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JUST IN: Hong Kong officially withdraws controversial extradition bill from legislature


Hong Kong’s government has officially withdrawn the controversial extradition bill which sparked over 20 weeks of protest and civil unrest. The move came a week late due to protests at the Legislative Council during the Chief Executive’s policy address.

The second reading for the bill resumed on Wednesday afternoon. Secretary for Security John Lee then announced the bill was withdrawn.

John Lee

Secretary for Security John Lee. File Photo: Holmes Chan/HKFP.

In response, Democratic Party lawmaker Ted Hui asked if he will resign. Lee said he had nothing to add.

“John Lee! Step down! Teresa Cheng! Step down!” democrats chanted.

LegCo President Andrew Leung ordered Civic Party lawmaker Kwok Ka-ki to leave. Kwok refused, prompting Leung to suspend the meeting.

20 weeks of unrest

The proposed legal amendment, which would have allowed fugitive transfers to mainland China, led to a large-scale protest march on June 9 which – according to the organiser – was attended by one million people.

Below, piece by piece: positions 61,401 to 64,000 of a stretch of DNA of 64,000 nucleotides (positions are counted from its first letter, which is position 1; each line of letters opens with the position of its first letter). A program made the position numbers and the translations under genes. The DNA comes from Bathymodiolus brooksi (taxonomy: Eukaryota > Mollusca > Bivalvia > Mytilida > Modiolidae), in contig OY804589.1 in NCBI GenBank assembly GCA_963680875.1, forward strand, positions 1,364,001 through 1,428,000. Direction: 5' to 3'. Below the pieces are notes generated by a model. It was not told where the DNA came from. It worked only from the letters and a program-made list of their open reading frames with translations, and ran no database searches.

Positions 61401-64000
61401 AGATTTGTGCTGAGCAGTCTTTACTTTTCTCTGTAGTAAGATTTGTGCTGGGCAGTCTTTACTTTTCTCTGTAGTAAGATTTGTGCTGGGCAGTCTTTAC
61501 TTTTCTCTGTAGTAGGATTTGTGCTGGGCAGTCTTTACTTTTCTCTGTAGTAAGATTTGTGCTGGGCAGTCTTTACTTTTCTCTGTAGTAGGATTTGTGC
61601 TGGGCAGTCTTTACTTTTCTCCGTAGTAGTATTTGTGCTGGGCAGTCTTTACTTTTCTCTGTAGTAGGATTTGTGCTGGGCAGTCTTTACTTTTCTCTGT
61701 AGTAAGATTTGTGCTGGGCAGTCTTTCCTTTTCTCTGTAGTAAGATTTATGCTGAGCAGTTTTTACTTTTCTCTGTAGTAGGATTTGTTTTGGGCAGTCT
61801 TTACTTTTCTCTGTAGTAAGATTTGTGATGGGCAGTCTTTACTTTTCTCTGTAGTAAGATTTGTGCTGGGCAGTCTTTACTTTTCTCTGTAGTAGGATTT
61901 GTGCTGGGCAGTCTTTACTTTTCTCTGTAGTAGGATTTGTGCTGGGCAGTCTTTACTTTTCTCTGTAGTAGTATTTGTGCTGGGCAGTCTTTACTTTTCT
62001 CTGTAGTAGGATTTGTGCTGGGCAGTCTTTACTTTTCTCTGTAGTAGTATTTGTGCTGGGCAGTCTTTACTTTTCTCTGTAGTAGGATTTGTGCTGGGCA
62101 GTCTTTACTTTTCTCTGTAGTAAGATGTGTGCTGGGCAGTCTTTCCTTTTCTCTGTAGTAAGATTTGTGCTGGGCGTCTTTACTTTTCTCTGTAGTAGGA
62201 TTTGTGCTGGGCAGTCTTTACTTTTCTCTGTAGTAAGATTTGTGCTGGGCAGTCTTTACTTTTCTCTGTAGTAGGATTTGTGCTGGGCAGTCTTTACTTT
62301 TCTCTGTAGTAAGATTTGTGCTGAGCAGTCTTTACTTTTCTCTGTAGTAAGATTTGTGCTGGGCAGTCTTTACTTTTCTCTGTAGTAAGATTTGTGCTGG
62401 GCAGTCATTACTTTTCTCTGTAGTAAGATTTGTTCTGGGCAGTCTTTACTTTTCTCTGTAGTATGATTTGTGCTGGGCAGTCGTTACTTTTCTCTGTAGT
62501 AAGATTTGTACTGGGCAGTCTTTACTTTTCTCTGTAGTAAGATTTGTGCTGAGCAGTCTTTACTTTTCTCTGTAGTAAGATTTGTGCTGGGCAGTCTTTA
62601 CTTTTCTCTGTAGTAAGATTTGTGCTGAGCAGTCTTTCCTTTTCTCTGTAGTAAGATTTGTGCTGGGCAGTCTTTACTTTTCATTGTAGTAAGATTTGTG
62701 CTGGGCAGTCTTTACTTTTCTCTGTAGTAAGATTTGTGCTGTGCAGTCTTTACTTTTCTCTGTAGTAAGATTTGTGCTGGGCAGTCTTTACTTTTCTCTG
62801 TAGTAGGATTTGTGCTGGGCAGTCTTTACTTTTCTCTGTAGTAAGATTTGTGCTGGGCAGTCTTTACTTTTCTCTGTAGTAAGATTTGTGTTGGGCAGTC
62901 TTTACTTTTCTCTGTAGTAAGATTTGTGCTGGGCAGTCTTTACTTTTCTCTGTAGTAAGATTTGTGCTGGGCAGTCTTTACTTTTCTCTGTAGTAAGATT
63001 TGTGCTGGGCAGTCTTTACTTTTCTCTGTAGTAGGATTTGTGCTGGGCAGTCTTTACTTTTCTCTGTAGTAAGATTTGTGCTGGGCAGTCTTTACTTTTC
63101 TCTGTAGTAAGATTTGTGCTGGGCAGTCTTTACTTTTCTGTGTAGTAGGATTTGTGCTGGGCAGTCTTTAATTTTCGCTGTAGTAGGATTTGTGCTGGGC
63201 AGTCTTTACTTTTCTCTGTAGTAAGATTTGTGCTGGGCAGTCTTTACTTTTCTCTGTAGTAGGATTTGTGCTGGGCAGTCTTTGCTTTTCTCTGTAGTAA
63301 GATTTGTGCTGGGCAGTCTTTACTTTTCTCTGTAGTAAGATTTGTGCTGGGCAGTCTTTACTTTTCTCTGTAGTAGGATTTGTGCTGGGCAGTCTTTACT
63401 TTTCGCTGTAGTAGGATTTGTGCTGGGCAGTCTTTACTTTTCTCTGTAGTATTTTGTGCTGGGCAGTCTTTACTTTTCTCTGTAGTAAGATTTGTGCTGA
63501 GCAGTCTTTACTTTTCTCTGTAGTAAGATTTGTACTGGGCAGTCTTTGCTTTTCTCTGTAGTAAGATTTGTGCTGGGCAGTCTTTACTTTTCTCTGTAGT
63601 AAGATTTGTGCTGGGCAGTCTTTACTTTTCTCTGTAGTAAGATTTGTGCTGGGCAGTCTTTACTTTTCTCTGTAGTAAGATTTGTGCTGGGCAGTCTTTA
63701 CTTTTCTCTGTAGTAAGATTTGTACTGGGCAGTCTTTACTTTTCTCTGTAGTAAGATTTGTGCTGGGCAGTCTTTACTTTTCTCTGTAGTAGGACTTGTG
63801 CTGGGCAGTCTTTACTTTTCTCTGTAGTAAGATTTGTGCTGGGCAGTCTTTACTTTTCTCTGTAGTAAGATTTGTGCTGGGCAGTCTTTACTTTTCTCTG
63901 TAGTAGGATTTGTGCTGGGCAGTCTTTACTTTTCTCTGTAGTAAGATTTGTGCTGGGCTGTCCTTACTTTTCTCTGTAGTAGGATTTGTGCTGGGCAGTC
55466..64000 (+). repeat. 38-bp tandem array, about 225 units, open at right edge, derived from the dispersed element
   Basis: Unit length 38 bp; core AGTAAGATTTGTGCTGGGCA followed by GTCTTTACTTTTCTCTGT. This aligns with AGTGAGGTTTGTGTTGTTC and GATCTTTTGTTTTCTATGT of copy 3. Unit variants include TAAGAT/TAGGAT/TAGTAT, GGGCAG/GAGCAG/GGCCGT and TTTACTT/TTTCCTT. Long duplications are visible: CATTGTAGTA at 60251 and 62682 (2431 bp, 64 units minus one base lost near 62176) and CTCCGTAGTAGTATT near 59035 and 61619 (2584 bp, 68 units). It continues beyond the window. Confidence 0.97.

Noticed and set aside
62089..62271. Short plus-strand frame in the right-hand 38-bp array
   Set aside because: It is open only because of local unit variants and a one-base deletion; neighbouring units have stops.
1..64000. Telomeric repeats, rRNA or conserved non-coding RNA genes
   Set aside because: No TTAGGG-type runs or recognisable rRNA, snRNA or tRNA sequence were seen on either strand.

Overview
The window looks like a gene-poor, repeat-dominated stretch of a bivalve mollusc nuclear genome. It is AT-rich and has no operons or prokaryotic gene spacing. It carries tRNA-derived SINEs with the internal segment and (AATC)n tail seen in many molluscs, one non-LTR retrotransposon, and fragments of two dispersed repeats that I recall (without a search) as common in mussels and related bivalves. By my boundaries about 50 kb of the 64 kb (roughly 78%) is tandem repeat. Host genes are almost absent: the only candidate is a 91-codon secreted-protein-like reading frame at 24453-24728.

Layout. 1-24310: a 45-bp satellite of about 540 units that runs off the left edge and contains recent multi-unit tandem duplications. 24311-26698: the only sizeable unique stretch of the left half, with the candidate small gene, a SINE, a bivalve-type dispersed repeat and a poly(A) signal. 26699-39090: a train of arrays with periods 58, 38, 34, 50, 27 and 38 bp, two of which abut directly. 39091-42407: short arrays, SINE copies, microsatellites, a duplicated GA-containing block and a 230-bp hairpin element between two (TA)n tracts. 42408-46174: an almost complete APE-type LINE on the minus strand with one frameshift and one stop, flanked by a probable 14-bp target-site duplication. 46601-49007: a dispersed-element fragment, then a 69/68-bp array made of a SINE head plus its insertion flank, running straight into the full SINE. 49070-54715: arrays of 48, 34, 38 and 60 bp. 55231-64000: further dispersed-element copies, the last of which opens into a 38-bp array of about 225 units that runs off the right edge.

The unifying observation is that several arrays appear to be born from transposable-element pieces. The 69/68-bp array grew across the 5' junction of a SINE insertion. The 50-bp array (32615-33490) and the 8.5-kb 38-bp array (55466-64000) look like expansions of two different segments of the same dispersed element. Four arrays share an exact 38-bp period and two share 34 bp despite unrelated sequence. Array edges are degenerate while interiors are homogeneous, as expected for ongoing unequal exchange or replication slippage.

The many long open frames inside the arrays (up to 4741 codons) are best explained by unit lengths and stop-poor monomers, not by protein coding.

The government refused to axe the bill, citing the need to close a legal loophole. Protesters and police then clashed outside the legislature on June 12, resulting in the first use of tear gas by police since the 2014 Umbrella Movement. Demonstrations have continued every weekend since.

October 6 mask ban protest china extradition

An October 6 protest. Photo: Studio Incendo.

Chief Executive Carrie Lam announced the suspension of the bill on June 15, though the move failed to allay public anger. Two million people marched in protest the next day, according to organiser estimates.

On July 9, Lam declared the bill “dead” but stopped short of announcing a full withdrawal.

Carrie Lam

Carrie Lam. Photo: inmediahk.net.

Responding to one of the core demands made by protesters, Lam finally said on September 4 that the bill would be formally withdrawn at the legislature.

Kwok Ka-ki told reporters on Wednesday that Lee should explain why the government refused to withdraw the bill until now, adding that lawmakers should seek responsibility from the government: “If even Lee can escape our questions today, [Justice Secretary] Teresa Cheng and Carrie Lam must bear responsibility and step down,” he said.

Despite the scrapping of the bill, protesters’ demands have evolved into calls for an independent commission of inquiry into police’s handling of the unrest, retraction of the use of the word “riots” to characterise the protests, amnesty for all arrested protesters, as well as universal suffrage. Many have also called for disbanding of the police force.


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